If you’re looking to transfer a large amount of money overseas, you will often see a confusing array of marketing messages from foreign exchange providers and currency exchange companies. They sound attractive, but what do they really mean?
“Interbank rate”, “mid-market” or “indicative rate” currency converters
These converters typically ask you to input the amount of money you want to convert, or they autofill with the details of an overseas property and then show the results.
In 2015 the Advertising Standards Authority (ASA) ruled that converters which return the interbank rate were misleading because they do not show the true cost of the conversion, or any idea of what that provider is actually charging.
If you see one, you can report it to the ASA or to the Financial Conduct Authority with your concerns.
“No fees”, “free transfers”
They say there’s no such thing as a free lunch and that’s true for currency transfers as well. A same-day currency transfer usually costs about £7. If the provider is offering this for “free” then they’re just charging you somewhere else instead, usually in the exchange rate. You need to know the total cost of the deal, either as a percentage of the total value of the transaction or as a monetary amount.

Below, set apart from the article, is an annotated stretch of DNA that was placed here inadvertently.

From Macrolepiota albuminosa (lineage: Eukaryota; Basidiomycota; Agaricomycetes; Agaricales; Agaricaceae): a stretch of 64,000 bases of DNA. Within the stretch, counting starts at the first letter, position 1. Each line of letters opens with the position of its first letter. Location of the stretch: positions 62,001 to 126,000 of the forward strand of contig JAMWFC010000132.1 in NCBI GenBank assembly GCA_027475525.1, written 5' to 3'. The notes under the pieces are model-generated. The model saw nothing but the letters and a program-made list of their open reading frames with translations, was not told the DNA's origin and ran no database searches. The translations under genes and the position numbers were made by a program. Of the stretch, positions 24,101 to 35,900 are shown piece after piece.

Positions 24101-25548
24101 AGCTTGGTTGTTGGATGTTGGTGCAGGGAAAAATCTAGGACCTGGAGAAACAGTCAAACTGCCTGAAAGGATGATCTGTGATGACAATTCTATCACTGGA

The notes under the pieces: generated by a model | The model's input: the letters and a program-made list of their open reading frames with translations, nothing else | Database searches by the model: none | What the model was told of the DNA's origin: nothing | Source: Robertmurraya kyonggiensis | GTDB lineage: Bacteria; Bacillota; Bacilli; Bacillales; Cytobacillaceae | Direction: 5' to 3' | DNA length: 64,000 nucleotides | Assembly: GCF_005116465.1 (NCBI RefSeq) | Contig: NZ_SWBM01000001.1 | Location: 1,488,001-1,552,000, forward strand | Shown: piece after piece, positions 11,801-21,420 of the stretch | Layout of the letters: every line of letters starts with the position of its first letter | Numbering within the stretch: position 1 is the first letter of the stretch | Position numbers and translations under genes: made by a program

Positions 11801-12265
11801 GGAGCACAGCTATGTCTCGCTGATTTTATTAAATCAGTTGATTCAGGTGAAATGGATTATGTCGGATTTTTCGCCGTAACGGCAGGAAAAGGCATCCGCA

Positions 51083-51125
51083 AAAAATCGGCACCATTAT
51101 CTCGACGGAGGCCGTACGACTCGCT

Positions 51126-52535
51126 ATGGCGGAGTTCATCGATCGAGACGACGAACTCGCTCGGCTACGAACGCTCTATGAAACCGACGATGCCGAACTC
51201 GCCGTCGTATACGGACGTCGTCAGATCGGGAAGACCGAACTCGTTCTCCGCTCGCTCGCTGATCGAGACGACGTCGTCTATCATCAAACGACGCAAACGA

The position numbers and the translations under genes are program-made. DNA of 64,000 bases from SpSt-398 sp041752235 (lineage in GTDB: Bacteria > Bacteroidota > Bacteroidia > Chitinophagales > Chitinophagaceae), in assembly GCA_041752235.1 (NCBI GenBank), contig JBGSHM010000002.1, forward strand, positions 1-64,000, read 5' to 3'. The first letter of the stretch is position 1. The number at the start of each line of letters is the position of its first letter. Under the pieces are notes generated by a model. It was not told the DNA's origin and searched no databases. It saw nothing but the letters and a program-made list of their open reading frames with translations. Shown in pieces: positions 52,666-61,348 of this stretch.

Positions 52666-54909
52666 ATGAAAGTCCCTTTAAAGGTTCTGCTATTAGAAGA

“Bank-beating exchange rates”
Whilst many specialist payment transfer firms can save you money compared to using your bank, they must provide proof of the savings and not just make an unsubstantiated claim. If a provider says this on their website or ad, ask where the figures are published and how you can check their claim independently.
“Best rate guarantee”
Obviously, there can only ever be one “best rate” so why are so many firms promising it? All of them use the same premise – you have to find a cheaper deal and they’ll beat it. The problem is that you have to be registered with multiple providers to get quotes to compare, and currency markets move so fast it’s almost impossible to do it simultaneously as required to qualify for the “guarantee”.
The only reliable way to guarantee the best rate is to ask providers what their total costs for the deal will be. Eris FX shows this as a percentage of the total deal size. You can see this clearly displayed by using our currency converter.
Save 4% compared to the banks
Again, these are unsubstantiated savings claims. The ASA ruled that without proof they are misleading and such claims should not be made. If the firm makes these statements it must back them up with evidence.
This is a commonly used marketing message, but it doesn’t mean anything. What is “commission”? The firm is making its money somehow so what are they calling the costs? Ask to see the total cost of the deal, either as a monetary amount or as a percentage mark-up.